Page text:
I recently received my PhD in Psychology from Harvard University’s Cognition, Brain, and Behavior program. During graduate school, I worked in Professor Leah Somerville's Affective Neuroscience and Development Lab in the Department of Psychology and Center for Brain Science. My research examines how adolescent neurodevelopment shapes goal-directed behavior. To answer these questions, my research employs a combination of behavioral, computational, and neuroimaging methods.
I am particularly interested in identifying how individuals use incentives to motivate behavior and adjust cognitive effort, and how this ability changes with age during adolescence. Specifically, I investigate how maturing functional brain systems support the integration of motivation and cognition during learning and cognitive control. While most of my work focuses on normative development, I also examine whether adolescents with depression exhibit unique brain and behavioral profiles.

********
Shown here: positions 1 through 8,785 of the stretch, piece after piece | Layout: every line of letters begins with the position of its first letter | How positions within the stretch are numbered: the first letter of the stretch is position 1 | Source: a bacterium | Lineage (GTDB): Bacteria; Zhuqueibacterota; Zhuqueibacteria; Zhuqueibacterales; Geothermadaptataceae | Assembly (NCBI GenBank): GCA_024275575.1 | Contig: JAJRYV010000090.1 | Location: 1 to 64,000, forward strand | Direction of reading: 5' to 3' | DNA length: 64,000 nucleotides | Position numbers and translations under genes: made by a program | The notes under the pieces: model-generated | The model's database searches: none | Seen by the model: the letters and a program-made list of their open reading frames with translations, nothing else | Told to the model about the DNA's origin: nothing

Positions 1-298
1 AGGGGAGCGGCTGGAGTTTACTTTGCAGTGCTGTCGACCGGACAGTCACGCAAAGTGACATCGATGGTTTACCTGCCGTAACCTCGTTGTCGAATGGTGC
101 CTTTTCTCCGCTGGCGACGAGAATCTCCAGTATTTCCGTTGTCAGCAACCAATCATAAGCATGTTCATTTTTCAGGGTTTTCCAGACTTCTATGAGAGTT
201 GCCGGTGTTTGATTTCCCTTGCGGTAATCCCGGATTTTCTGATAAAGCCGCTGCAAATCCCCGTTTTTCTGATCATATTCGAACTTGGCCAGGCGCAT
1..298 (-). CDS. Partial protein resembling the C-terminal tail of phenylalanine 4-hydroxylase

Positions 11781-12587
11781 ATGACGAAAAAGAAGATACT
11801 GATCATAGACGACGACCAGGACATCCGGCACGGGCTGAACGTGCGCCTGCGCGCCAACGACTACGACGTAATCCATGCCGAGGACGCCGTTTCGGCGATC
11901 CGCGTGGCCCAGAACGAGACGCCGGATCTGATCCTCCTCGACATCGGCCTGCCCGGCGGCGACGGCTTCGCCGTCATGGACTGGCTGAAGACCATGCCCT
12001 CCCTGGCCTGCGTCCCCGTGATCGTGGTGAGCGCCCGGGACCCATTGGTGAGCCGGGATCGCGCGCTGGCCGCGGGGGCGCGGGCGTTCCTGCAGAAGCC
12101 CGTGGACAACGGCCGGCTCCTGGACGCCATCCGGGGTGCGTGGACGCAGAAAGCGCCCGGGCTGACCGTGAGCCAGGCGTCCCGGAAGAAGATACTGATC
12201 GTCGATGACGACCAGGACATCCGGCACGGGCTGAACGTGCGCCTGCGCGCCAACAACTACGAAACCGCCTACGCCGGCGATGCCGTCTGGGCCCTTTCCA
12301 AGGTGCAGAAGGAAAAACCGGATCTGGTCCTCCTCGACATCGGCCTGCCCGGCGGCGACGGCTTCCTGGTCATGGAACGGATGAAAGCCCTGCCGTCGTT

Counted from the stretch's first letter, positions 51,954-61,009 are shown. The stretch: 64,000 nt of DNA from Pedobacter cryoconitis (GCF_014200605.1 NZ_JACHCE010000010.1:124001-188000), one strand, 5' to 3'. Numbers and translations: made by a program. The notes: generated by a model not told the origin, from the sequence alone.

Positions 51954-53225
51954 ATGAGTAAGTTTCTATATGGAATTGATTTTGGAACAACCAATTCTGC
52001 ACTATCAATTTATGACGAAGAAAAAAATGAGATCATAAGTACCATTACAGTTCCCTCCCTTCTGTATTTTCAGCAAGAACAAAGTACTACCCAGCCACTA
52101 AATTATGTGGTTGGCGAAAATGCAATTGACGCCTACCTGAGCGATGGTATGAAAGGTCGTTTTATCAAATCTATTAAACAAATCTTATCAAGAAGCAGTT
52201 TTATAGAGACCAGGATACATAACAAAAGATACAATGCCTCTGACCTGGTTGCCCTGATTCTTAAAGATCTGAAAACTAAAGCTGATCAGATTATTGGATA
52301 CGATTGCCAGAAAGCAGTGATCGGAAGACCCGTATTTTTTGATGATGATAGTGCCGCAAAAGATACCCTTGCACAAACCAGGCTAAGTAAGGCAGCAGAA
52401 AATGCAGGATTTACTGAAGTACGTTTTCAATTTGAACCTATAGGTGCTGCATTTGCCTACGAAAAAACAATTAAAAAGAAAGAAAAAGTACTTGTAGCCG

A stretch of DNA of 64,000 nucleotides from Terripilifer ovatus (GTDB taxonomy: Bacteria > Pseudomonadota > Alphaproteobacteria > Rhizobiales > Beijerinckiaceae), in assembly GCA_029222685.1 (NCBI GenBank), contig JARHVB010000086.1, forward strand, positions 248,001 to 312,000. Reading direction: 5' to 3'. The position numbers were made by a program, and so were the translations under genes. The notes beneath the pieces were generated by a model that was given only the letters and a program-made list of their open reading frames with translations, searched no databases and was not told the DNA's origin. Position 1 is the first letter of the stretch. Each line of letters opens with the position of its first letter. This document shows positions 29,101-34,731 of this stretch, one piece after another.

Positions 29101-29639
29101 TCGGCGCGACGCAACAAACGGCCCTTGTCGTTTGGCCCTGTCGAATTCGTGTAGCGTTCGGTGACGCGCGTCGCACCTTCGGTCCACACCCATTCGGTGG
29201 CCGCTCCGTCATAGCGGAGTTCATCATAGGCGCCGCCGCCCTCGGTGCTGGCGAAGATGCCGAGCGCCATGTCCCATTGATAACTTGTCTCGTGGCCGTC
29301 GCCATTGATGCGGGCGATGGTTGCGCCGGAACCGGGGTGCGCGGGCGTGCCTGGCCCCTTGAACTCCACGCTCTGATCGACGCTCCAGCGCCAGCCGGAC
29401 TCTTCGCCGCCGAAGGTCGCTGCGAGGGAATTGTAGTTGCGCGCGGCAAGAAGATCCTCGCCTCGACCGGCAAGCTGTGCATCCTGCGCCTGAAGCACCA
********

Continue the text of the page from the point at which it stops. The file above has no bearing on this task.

I am currently a postdoctoral fellow working with Professor Daphna Shohamy at Columbia University’s Zuckerman Institute. During my postdoctoral training, I am studying how the multiple brain systems that support learning and memory functionally mature during adolescence. In addition to conducting research, I am committed to scientific outreach, and I have worked with educators, legal scholars, and clinicians to help translate basic science to inform real world applications.